It is not just in Florida one finds doctors medicating children, even toddlers, for behaviors long known as normal in children — shyness, restlessness, short attention spans, fear/grief when left by parents in a new school, daycare, etc. Britain now has concern about the 120 fold increase in 1994 to 2009 of medicating children with psychiatric drugs. A prominent educational psychologist, Dr. Dave Traxson, responds to this dangerous trend:
“I feel very strongly that the time is right to challenge the growing practice of medicating children for displaying behaviours and thought processes that until recently would have fallen within the normal range. This pathologisation [labeling diseases] of normal responses to often demanding situations for children, is in my view insidious and pervasive at this time and threatens to produce a collective societal shift of perspective about childhood which can only be detrimental in the longer term.
“In my opinion, the aim of pharmaceutical companies is…financial gain and they have popularised the idea that many problems are caused by suggested imbalances in brain chemicals which drives further consumption of their products. We know that overuse of medication potentially causes lifelong damage in areas of the brain and possibly increase drug dependency in adulthood. As a professional working with children this causes me great concern…I feel a national review of these worrying practices must be undertaken”. *
A crucial point in this discussion is viewing children’s behavior with compassion, not from an impatient teacher or caretaker’s viewpoint. The new trend to label most childhood behavior as a “disorder”, and in need of medications (heavily advertised by the pharmaceutical industry), winds up taking pressure off teachers to improve their own performance. This is not a good thing. In fact, literacy levels are sorely declining.**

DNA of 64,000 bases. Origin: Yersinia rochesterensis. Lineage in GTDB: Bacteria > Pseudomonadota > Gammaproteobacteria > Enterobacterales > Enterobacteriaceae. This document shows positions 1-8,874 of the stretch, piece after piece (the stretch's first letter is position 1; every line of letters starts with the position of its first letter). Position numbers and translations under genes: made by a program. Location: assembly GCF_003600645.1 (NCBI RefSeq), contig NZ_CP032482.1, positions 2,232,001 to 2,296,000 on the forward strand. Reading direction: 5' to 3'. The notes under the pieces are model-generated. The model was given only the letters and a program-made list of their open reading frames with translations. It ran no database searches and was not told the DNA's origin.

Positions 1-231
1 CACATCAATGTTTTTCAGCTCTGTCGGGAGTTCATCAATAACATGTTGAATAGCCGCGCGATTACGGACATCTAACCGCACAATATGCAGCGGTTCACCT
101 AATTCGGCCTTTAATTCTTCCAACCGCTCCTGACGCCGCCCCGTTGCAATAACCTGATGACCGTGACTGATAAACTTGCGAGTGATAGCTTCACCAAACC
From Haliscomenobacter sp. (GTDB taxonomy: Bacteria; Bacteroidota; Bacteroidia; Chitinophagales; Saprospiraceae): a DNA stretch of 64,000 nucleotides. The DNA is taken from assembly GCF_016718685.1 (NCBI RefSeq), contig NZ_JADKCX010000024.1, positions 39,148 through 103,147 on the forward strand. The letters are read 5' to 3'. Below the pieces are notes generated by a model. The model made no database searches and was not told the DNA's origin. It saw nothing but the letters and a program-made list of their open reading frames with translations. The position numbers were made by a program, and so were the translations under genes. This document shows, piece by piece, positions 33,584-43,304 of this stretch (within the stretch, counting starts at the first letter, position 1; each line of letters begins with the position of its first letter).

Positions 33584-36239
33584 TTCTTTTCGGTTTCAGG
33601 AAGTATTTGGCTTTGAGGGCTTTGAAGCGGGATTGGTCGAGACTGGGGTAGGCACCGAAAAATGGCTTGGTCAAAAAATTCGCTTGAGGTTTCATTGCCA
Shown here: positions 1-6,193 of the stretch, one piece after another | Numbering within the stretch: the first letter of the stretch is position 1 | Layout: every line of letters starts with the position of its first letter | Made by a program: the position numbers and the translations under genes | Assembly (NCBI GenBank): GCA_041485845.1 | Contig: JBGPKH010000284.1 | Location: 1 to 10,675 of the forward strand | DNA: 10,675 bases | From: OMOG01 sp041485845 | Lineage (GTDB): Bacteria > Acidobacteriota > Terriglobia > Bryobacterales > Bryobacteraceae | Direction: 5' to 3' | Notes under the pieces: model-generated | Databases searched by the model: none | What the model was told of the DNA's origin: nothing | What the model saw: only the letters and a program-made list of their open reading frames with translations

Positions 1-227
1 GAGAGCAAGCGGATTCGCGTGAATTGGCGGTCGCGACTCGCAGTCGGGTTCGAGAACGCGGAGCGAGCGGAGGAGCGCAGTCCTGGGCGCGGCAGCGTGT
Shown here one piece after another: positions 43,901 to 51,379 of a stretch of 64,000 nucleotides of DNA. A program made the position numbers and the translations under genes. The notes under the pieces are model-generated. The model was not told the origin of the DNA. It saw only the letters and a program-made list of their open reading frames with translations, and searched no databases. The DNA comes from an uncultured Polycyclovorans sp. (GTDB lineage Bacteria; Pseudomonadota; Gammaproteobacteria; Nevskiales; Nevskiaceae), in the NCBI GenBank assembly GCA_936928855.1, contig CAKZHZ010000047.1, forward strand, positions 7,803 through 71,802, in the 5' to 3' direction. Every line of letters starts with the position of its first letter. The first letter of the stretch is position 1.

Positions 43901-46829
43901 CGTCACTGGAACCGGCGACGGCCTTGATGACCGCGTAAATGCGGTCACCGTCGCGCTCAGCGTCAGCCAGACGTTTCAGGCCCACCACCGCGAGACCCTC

Maria Montessori, world-famous educator, medical doctor and psychiatrist, likened a young child to an emigrant going to a new country where s/he knows nothing of the language, social customs, acceptable behaviors, or indeed anything at all. Her description could, if we were not too prejudiced by psychiatrists, help us empathize with children and better understand their needs as expressions of survival instincts, not as anything abnormal. Dr. Montessori reminds us that schools are, after all, for children, not the teachers’ comfort.)
“The tendencies which we stigmatize as evil in little children of three to six years of age are often merely those which cause annoyance to us adults when, not understanding their needs, we try to prevent their every movement, their every attempt to gain experience for themselves in the world (by touching everything, etc.). The child, however, through this natural tendency, is led to coordinate his movements and to collect impressions [recorded memories of senses], especially sensations of touch, so that when prevented he rebels, and this rebellion forms almost the whole of his ‘naughtiness.”
Dr. Montessori’s Own Handbook, Moral Factors section states, “It is we who provoked the children to the violent manifestations of a real struggle for existence.”
If we can grant to children, especially the very young, freedom to move (rather than sit still at desks) and to practice coordinating their bodies, to explore by touching, and experiencing their environments, then we allow them to learn. To stop their movement, call their restlessness a “disorder”, drug them so they sit still and listen to a language they have barely learned — then our behavior is in fact out of order. By the time they are teens with raging hormones, drugged since childhood, we might well fear some very bad consequences — even perhaps drug-crazed violence with its horribly tragic results.